It's morning in Franklin, Maine, and the young ones
are already out for a swim. The temperature is perfect; the water is
clear, and just down the hall, refreshments are already percolating
away. This is the life — especially if you're a green sea urchin.
Tucked away in a quiet, temperature-controlled room
at the University of Maine's Center for Cooperative Aquaculture Research
(CCAR) in Franklin, dozens of bristly, thumbnail-size urchins vie for
position on the walls of specialized tanks, waiting to be released among
the rocky crags and crevasses of the Atlantic. Unlike their wild
counterparts, the verdant invertebrates lead a life of leisure, their
every need addressed by UMaine graduate student Nicole Kirchhoff.
Coddling baby urchins is part of Kirchhoff's
multifaceted investigation into green urchin aquaculture. Working with
CCAR Manager Nick Brown, she hopes to develop efficient and reliable
techniques for raising juvenile urchins. Hatchery-raised urchins could
one day be used to reseed the Maine coast, where overharvesting in the
late '80s and early '90s led to the collapse of the urchin fishery.
"No one had ever done this type of research before,"
says Kirchhoff as she harvested eggs from one of the large urchins
serving as brood stock for the program. "We have looked at everything:
brood stock management, how to grow juveniles economically. There is
still a lot we don't know."
The first stage of Kirchhoff's work focused on
urchins' reproductive biology. By manipulating the length of day and the
temperature in the lab, she was able to change urchins' seasonal
spawning cycle, causing them to produce viable eggs and sperm
year-round. Lab tests are under way to determine if the eggs and sperm
produced out of season are fully developed.
Since each female urchin is capable of releasing as
many as 3 million eggs per spawning, the few hundred or so hefty adults
that make up the program's parent stock provide more than enough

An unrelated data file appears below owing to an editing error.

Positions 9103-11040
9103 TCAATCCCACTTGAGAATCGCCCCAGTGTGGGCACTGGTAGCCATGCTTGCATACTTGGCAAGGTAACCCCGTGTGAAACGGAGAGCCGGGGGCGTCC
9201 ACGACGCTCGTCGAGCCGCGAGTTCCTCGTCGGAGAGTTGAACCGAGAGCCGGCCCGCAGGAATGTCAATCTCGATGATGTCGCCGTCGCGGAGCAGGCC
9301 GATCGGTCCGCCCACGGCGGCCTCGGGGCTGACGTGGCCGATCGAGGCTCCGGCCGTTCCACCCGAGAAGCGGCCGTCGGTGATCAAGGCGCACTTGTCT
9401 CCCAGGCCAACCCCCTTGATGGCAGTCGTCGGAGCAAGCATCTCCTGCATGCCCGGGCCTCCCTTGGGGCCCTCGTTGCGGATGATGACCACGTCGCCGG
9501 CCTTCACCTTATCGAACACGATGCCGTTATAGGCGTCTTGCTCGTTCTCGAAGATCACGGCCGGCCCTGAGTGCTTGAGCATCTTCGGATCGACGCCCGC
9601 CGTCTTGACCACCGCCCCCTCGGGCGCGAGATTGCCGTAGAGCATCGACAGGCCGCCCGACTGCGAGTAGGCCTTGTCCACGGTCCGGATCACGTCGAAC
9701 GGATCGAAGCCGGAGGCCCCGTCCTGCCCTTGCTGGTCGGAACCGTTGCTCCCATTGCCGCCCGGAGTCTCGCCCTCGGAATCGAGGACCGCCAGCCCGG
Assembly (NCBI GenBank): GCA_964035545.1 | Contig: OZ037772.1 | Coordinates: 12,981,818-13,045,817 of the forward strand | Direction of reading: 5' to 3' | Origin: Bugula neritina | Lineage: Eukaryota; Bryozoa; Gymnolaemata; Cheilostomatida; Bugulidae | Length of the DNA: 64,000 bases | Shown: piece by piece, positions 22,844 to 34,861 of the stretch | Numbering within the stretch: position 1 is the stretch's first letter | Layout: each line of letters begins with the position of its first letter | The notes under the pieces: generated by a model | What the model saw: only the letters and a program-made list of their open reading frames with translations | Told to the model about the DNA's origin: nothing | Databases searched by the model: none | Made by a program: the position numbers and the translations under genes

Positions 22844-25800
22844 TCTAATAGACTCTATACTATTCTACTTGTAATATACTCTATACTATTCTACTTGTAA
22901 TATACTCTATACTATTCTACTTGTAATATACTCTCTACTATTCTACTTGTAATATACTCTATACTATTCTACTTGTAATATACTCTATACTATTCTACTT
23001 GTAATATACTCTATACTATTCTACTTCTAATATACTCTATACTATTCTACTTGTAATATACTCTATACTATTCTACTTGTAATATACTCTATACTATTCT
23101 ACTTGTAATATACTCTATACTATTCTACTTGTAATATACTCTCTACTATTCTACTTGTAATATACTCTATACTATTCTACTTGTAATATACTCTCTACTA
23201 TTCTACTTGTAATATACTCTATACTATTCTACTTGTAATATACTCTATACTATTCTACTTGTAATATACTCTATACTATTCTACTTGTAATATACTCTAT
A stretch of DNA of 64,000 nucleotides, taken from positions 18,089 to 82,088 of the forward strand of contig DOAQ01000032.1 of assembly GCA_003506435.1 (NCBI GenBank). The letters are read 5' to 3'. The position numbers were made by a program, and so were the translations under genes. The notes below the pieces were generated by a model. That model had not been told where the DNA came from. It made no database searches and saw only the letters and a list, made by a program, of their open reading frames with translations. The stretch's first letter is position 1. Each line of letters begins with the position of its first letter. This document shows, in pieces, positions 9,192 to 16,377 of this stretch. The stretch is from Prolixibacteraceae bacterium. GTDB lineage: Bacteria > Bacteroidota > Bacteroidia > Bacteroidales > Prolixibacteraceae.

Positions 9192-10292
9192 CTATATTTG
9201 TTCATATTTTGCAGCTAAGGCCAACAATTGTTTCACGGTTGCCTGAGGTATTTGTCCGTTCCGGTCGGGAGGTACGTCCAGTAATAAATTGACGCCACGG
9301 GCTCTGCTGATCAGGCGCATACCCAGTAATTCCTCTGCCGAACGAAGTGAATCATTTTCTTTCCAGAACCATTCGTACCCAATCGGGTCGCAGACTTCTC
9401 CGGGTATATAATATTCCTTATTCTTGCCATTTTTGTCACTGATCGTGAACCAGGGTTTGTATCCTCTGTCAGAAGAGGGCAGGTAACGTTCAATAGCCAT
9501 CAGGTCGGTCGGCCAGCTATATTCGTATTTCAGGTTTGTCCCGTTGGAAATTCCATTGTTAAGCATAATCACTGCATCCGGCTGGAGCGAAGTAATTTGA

offspring to keep the trash can-size rearing tanks full of planktonic
urchin larvae. By precisely controlling environmental factors and diet,
Kirchhoff has been able to raise young urchins no larger than the period
at the end of this sentence to a respectable 10 millimeters or larger —
a critical size in the life of a young urchin.
"Once they get past 15 millimeters or so, they
become much less susceptible to predators," says Kirchhoff. "At that
size, they could be used to restock areas where the urchin population is
Another part of Kirchhoff's master's work looked at
urchins' rate of growth under varied environmental conditions. Captured
and caged in mesh tubes beneath the waves of Penobscot Bay, a population
of more than 5,000 fingernail-size urchins was carefully measured and
monitored for six months. Data collected on the juveniles will help to
determine optimal bottom type, currents, temperatures and other factors
that could influence the success of green urchin aquaculture and
Kirchhoff is now applying what she learned from her
initial research to develop a better understanding of urchins' breeding
biology and to determine the optimal conditions for successful rearing
of juveniles. With every discovery, new questions arise that offer new
opportunities for research.
"The interest in green sea urchin aquaculture is
definitely growing," says Brown. "Nicole's research has been very
successful. We basically started with nothing and now we're at the
forefront of research in the U.S."